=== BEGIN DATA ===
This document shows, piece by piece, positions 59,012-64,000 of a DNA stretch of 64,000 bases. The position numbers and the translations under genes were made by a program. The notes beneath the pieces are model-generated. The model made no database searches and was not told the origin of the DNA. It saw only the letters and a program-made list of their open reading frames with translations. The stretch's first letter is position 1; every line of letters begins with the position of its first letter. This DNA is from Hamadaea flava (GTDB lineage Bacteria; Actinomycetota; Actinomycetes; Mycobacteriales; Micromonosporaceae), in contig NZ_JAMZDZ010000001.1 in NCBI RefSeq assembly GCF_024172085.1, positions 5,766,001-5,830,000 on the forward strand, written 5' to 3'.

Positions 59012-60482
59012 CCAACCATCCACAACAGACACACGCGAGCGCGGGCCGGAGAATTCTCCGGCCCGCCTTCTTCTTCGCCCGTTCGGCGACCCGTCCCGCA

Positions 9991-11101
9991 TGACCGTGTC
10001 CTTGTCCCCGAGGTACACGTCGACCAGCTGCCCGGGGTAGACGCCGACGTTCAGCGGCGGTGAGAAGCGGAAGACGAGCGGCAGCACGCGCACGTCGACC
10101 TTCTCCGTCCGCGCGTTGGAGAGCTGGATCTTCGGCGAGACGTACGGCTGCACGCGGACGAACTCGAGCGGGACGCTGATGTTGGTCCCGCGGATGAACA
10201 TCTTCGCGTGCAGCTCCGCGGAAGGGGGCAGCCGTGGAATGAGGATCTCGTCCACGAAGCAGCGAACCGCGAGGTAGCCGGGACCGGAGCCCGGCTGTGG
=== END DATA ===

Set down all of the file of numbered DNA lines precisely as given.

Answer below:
This document shows, piece by piece, positions 59,012-64,000 of a DNA stretch of 64,000 bases. The position numbers and the translations under genes were made by a program. The notes beneath the pieces are model-generated. The model made no database searches and was not told the origin of the DNA. It saw only the letters and a program-made list of their open reading frames with translations. The stretch's first letter is position 1; every line of letters begins with the position of its first letter. This DNA is from Hamadaea flava (GTDB lineage Bacteria; Actinomycetota; Actinomycetes; Mycobacteriales; Micromonosporaceae), in contig NZ_JAMZDZ010000001.1 in NCBI RefSeq assembly GCF_024172085.1, positions 5,766,001-5,830,000 on the forward strand, written 5' to 3'.

Positions 59012-60482
59012 CCAACCATCCACAACAGACACACGCGAGCGCGGGCCGGAGAATTCTCCGGCCCGCCTTCTTCTTCGCCCGTTCGGCGACCCGTCCCGCA

Positions 9991-11101
9991 TGACCGTGTC
10001 CTTGTCCCCGAGGTACACGTCGACCAGCTGCCCGGGGTAGACGCCGACGTTCAGCGGCGGTGAGAAGCGGAAGACGAGCGGCAGCACGCGCACGTCGACC
10101 TTCTCCGTCCGCGCGTTGGAGAGCTGGATCTTCGGCGAGACGTACGGCTGCACGCGGACGAACTCGAGCGGGACGCTGATGTTGGTCCCGCGGATGAACA
10201 TCTTCGCGTGCAGCTCCGCGGAAGGGGGCAGCCGTGGAATGAGGATCTCGTCCACGAAGCAGCGAACCGCGAGGTAGCCGGGACCGGAGCCCGGCTGTGG